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Heather Sullivan

Heather Sullivan is an active member of Ocean State Poets, a group whose mission is to give voice to Rhode Islanders by conducting workshops in prisons, nursing and group homes, addiction recovery centers and alternative learning environments. Sullivan is the editor of two poetry chapbooks, Butterfly Wings and Poems on Branches, published by Salve Regina University, featuring the works of 75 individuals.

In 2007, Heather was appointed Assistant Creative Director of the Rhode Island Writers’ Circle, where she volunteered until 2010. In 2007, Sullivan served as a panel judge for Barnes and Noble’s State-wide Maya Angelou High School Poetry Contest.

Heather holds an M.A. in English and won First Place in Writers’ Digest’s 1999 Competition in memoir / personal essay category. Sullivan’s work has appeared in Tiferet: A Journal of Spiritual Literature; Balancing the Tides: A Newport Journal; The Writers’ Circle’s 2008 & 2010 Anthologies; Newport Round Table’s Walls and Bridges Anthology; The Providence Journal; Newport Life Magazine; The Newport Daily News and She Shines Magazine. Her essay Compassion aired on Rhode Island’s National Public Radio’s This I Believe series, and she has recorded her poetry for Insight Radio for the visually impaired.

2014 Update:  Heather's first chapbook, These Onyx Hours, is published by Finishing Line Press.

Heather's Origami micro-chapbooks & select audio* & viewable poems are available below.


Origami Micro-Chapbook

Selected Poem(s)



 Dear Girl *

Read by Heather Sullivan

{mooblock=Dear Girl}

I watch you trying to resurrect
my African violet,
as if you can hold on to me
by watering those dead leaves.
Dear girl, listen
to your Grandma: my spirit
is no more in that plant
than it is in the ground!
I’m like the hummingbird now—
not the replica etched on my headstone
or the figurine on your bookshelf,
but the live gal with jade wings flecked black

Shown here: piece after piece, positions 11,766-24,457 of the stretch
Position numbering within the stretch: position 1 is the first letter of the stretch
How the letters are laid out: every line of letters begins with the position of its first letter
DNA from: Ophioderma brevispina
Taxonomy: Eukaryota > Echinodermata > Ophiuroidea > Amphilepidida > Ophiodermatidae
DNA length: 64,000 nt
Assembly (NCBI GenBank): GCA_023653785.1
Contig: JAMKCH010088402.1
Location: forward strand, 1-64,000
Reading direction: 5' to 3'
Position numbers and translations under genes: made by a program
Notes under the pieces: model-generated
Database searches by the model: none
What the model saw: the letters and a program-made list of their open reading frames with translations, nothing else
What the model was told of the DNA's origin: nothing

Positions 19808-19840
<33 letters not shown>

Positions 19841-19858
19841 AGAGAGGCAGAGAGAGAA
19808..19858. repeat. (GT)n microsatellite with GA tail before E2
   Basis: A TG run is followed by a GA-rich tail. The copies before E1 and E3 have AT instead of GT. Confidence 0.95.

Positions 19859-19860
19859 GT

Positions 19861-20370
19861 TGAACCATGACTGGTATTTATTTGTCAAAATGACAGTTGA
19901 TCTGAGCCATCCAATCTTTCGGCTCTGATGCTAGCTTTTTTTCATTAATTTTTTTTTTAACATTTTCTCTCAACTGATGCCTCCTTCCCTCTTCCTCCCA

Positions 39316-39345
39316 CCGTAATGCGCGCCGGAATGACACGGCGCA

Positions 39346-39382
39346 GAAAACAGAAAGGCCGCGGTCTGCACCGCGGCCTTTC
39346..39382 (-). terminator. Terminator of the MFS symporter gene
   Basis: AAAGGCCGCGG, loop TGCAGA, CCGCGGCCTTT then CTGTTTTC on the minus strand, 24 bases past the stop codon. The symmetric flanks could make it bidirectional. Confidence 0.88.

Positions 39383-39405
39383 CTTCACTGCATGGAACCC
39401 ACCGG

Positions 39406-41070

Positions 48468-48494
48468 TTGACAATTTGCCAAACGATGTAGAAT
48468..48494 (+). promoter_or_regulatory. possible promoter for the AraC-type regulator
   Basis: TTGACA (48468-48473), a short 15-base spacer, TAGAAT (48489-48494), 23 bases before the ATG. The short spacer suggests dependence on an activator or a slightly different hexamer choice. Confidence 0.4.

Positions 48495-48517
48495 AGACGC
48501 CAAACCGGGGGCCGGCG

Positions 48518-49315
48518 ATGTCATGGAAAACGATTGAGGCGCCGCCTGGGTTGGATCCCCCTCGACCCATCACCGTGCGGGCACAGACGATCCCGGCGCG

that hovered eye-level where you sat
that morning
on a step, mourning
my death and the death
of your marriage.
Perfect timing, considering,
a wise soul told you.
Perfect timing indeed:
See? You have my stuff
to fill your place.
Just keep it simple.
The last thing I baked
on the cookie sheet: cookies.
The last thing I made
in the bread pan: bread.
So, when your mind spins
backward, flit and sip
nectar from bloom to bloom.
Let go, dear girl. Let go
and grow
something new.
Heather Sullivan © 2011


Leaves Fall



Landing *

Read by Heather Sullivan


Today, the wind blows leaves
from just one tree:
the yellow one
in your backyard
that is on fire
with sunlight.

You watch the leaves
cascade in streams—
Rapunzel’s spun-gold tresses
spilling from her tower—
until one leaf
stops mid-fall,
as if gravity ceases to exist
in the tiny space that leaf occupies.

You are mesmerized
as it twirls eye-level
like an amber-winged fairy
suspended by invisible thread.

You know there is a scientific explanation
for the leaf’s hesitation—
it has been caught up in
a cross-current—
but this, rather, is a crossroads, a
you are on the brink of something,
altering the place
you would have settled,

because this leaf
reminds you
of what eye contact feels like—
the real kind:
when your surroundings disappear
and those eyes you’re peering into
become new worlds.
All at once,
the wind changes direction;
it simply shifts,
releasing its captive.
You watch as the leaf makes
its graceful descent
before landing on the terrain
of a new season,
and you know, just as the leaf does,
that this time
the answer
is in the letting go.
Heather Sullivan © 2009


These Onyx Hours


Daylight Saving *

Read by Heather Sullivan 

{mooblock=Daylight Savings}

      It is He who reveals the profound and hidden things. 
     He knows what is in the darkness, and the
     light dwells with Him.  ~ Daniel 2:22

My father shoots his photos in the dark.
The moon, his flashbulb, tacked
to a backdrop of sky.  His camera lens:
a telescope to penetrate these onyx hours.

Later, Dad brings his findings home;
like a poet, he exposes the ink sea.
Slowly, he lifts layers of darkness
from the snapshot’s surface.

until the shadows emerge in color,
until he discovers a purple blur
beneath all that night:
a lone iris lost in the reeds.

Near dawn, my father pulls this flower
from the shadows and names it Fragile Beauty.
And I think that about sums it up—
this once-hidden bloom, now here
in sharp focus—one bright yellow tongue,
one violet throat translating hope.

I ponder my father’s process—
how it would be easier to capture
images by day, but there is something
to his deliberate unveiling, his patient
(with eyes drenched in wonder)
that reveals his real nature.

My father, ever the teacher, unfolds
each of his children this way:
through such gentle illumination,
such quiet searching.  It is a good thing
Dad’s pupils are coal-black, his irises, sepia:

to filter the light
of his blinding kindness.
Heather Sullivan © 2009


 * Recorded at Symposium Books, East Greenwich 11/17/2012